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N2 - Objective: Depression and inflammation may independently promote breast cancer (BCa) disease progression and poorer clinical outcomes. Depression has been associated with increased levels of inflammatory markers in medically healthy individuals and patients with cancer. However, inconsistencies in study time frames complicate interpretation of results within specific cancer types. This study examined relationships between depressive symptoms and inflammation in women with early-stage BCa before beginning adjuvant treatment. Methods: Women with Stage 0-III BCa were recruited approximately 4 to 8 weeks after surgery. Depressive symptoms were assessed using the Hamilton Rating Scale for Depression, and blood samples were collected to quantify circulating levels of interleukin (IL)-1β, IL-6, and tumor necrosis factor α (TNF-α) by enzyme-linked immunosorbent assay. Analyses of covariance were used to test for group differences (elevated versus low depressive symptoms) in levels of cytokines. Multiple regression analyses were used to examine relationships between continuous severity of depressive symptoms and levels of cytokines adjusting for relevant biobehavioral covariates. Results: Thirty-six (40%) of 89 patients showed elevated levels of depressive symptoms and, in adjusted models, had marginally higher levels of IL-1β (mean [M] = 14.49 [95% confidence interval {CI} = 6.11-32.65] versus M = 4.68 [95% CI = 1.96-9.86] and IL-6 [M = 88.74 {95% CI = 33.28-233.96} versus M = 61.52 {95% CI = 27.44-136.40}]) significantly higher levels of TNF-α (M = 17.07 [95% CI = 8.27-34.32] versus M = 6.94 [95% CI = 3.58-12.80]) than did women with low depressive symptoms. Across the spectrum of depressive symptoms, greater magnitude of depressive symptoms was related to greater levels of IL-1β (β = 0.06, p =.006, R2 = 0.25) and TNF-α (β = 0.06, p =.003, R2 = 0.27). Conclusions: Postsurgery and preadjuvant treatment for early-stage BCa, depressive symptoms covary with elevated levels of multiple proinflammatory cytokines. Findings have implications for psychosocial and biological interventions concurrently focusing on depression and inflammation.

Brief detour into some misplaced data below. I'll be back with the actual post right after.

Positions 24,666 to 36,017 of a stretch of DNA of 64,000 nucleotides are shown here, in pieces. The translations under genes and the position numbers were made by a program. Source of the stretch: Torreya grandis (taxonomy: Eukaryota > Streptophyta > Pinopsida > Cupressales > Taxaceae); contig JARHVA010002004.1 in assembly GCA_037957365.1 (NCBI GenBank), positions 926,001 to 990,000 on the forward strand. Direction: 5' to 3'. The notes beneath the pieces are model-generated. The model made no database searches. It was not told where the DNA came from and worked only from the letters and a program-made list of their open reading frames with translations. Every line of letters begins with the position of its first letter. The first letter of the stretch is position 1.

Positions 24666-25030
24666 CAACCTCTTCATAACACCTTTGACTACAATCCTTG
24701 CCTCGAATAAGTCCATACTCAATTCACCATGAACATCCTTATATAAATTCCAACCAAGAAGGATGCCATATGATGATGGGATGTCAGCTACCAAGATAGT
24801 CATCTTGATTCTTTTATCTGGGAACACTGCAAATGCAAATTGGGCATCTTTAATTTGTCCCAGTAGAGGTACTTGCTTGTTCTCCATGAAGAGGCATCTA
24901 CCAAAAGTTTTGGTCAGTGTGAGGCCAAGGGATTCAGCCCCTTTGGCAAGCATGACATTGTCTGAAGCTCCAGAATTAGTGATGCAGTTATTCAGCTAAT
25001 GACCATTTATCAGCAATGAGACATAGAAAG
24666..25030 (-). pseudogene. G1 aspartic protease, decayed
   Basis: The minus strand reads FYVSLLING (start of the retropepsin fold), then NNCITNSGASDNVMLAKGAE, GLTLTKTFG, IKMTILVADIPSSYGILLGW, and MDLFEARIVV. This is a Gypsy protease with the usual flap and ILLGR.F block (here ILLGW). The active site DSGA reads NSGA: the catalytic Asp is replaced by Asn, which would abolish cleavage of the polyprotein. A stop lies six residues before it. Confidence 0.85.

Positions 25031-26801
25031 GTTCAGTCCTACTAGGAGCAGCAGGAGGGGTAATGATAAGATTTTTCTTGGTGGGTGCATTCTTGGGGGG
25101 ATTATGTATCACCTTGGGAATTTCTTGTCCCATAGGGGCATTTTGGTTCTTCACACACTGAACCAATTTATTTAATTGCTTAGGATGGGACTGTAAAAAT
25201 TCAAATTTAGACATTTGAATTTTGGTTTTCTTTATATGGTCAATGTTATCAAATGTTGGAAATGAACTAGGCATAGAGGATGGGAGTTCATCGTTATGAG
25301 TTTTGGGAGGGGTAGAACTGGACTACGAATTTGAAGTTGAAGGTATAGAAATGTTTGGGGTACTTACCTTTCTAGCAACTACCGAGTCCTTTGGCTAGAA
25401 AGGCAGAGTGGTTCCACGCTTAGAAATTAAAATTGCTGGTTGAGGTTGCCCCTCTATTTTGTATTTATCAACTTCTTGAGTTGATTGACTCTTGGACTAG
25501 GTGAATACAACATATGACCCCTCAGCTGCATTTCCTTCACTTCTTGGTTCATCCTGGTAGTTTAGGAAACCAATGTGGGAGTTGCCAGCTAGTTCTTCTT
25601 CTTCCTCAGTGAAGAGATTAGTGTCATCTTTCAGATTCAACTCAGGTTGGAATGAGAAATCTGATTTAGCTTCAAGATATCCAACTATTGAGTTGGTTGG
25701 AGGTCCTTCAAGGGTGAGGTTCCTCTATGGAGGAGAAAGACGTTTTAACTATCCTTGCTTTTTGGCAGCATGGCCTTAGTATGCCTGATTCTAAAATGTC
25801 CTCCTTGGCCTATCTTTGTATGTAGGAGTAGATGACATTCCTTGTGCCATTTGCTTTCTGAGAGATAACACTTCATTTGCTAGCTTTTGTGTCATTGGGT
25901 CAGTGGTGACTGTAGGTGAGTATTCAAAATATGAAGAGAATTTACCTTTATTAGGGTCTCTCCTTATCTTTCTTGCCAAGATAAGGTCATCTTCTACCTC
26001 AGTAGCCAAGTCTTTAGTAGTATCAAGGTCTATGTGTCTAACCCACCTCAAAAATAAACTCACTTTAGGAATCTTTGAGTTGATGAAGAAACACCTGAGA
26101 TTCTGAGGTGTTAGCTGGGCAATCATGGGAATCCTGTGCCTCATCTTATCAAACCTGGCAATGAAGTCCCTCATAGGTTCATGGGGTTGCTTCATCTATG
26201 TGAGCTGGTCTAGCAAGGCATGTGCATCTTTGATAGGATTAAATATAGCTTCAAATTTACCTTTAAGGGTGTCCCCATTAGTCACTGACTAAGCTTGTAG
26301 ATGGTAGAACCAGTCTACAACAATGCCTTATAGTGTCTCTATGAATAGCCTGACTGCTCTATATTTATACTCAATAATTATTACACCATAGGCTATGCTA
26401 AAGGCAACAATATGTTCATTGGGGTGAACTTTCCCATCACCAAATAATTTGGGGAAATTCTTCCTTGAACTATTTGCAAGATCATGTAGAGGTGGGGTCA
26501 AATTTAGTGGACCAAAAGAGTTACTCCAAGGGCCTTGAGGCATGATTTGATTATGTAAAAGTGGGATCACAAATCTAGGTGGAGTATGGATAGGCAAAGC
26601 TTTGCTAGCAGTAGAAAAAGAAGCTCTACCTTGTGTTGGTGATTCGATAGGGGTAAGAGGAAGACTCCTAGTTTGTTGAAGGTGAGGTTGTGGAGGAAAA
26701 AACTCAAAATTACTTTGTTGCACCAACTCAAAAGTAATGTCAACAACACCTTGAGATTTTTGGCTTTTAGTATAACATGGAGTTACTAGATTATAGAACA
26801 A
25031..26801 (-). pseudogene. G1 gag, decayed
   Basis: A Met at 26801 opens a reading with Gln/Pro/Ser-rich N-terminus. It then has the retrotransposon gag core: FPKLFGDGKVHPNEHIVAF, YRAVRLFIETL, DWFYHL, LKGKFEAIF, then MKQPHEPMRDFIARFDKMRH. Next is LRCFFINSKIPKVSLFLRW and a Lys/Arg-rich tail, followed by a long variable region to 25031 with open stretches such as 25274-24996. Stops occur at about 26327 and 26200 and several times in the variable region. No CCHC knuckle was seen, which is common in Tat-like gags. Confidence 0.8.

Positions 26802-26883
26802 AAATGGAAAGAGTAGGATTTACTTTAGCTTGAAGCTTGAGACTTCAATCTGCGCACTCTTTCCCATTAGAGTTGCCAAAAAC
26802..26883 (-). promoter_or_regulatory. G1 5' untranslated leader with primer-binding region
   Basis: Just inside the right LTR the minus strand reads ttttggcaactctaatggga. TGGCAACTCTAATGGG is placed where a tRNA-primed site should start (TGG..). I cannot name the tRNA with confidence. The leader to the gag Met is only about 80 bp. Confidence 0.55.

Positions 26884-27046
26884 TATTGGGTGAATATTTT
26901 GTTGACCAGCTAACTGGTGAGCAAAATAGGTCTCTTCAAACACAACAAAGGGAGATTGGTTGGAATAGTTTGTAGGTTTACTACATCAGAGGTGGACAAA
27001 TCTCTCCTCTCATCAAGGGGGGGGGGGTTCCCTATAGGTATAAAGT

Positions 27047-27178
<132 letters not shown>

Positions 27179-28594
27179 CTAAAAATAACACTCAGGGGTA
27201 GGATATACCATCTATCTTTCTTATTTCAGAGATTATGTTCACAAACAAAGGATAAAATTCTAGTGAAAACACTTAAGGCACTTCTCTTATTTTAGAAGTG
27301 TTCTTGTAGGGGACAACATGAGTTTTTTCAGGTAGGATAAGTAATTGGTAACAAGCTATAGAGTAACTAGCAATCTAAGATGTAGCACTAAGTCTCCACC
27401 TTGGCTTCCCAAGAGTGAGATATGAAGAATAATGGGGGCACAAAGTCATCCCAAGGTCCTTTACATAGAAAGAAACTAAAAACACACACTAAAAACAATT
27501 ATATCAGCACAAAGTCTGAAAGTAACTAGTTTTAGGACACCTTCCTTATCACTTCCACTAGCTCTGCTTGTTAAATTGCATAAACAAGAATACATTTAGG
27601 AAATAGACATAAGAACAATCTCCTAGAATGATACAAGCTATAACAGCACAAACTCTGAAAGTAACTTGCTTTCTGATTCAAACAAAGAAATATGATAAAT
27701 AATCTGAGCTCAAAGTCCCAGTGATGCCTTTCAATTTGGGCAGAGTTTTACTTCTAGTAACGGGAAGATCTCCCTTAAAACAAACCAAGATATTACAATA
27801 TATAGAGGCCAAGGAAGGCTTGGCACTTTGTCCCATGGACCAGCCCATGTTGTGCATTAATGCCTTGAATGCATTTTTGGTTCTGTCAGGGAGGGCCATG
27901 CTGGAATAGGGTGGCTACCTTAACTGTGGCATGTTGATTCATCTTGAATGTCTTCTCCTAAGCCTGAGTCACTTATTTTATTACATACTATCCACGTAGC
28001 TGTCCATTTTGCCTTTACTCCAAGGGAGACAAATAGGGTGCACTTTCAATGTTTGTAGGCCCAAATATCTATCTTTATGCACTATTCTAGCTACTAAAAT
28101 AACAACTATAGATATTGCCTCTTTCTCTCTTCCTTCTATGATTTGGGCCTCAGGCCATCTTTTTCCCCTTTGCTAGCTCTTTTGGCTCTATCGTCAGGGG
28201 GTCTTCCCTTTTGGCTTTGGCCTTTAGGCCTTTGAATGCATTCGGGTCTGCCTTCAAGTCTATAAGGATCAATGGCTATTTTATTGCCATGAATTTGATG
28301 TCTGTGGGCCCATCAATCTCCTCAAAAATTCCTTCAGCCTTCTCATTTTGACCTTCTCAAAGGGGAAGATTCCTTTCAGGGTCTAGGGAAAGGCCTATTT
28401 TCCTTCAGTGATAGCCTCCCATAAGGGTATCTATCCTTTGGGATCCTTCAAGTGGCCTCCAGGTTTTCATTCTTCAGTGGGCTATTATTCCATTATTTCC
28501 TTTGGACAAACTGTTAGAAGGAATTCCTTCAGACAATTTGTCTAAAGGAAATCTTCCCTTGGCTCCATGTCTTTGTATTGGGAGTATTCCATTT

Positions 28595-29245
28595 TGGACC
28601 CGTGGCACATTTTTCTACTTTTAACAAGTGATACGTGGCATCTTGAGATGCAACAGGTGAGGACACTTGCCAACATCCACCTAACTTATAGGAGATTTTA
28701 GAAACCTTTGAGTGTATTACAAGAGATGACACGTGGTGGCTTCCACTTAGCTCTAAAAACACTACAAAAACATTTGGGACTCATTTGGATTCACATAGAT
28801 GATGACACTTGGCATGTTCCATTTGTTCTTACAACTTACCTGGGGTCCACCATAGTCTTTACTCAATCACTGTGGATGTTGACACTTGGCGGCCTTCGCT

AB - Objective: Depression and inflammation may independently promote breast cancer (BCa) disease progression and poorer clinical outcomes. Depression has been associated with increased levels of inflammatory markers in medically healthy individuals and patients with cancer. However, inconsistencies in study time frames complicate interpretation of results within specific cancer types. This study examined relationships between depressive symptoms and inflammation in women with early-stage BCa before beginning adjuvant treatment. Methods: Women with Stage 0-III BCa were recruited approximately 4 to 8 weeks after surgery. Depressive symptoms were assessed using the Hamilton Rating Scale for Depression, and blood samples were collected to quantify circulating levels of interleukin (IL)-1β, IL-6, and tumor necrosis factor α (TNF-α) by enzyme-linked immunosorbent assay. Analyses of covariance were used to test for group differences (elevated versus low depressive symptoms) in levels of cytokines. Multiple regression analyses were used to examine relationships between continuous severity of depressive symptoms and levels of cytokines adjusting for relevant biobehavioral covariates. Results: Thirty-six (40%) of 89 patients showed elevated levels of depressive symptoms and, in adjusted models, had marginally higher levels of IL-1β (mean [M] = 14.49 [95% confidence interval {CI} = 6.11-32.65] versus M = 4.68 [95% CI = 1.96-9.86] and IL-6 [M = 88.74 {95% CI = 33.28-233.96} versus M = 61.52 {95% CI = 27.44-136.40}]) significantly higher levels of TNF-α (M = 17.07 [95% CI = 8.27-34.32] versus M = 6.94 [95% CI = 3.58-12.80]) than did women with low depressive symptoms. Across the spectrum of depressive symptoms, greater magnitude of depressive symptoms was related to greater levels of IL-1β (β = 0.06, p =.006, R2 = 0.25) and TNF-α (β = 0.06, p =.003, R2 = 0.27). Conclusions: Postsurgery and preadjuvant treatment for early-stage BCa, depressive symptoms covary with elevated levels of multiple proinflammatory cytokines. Findings have implications for psychosocial and biological interventions concurrently focusing on depression and inflammation.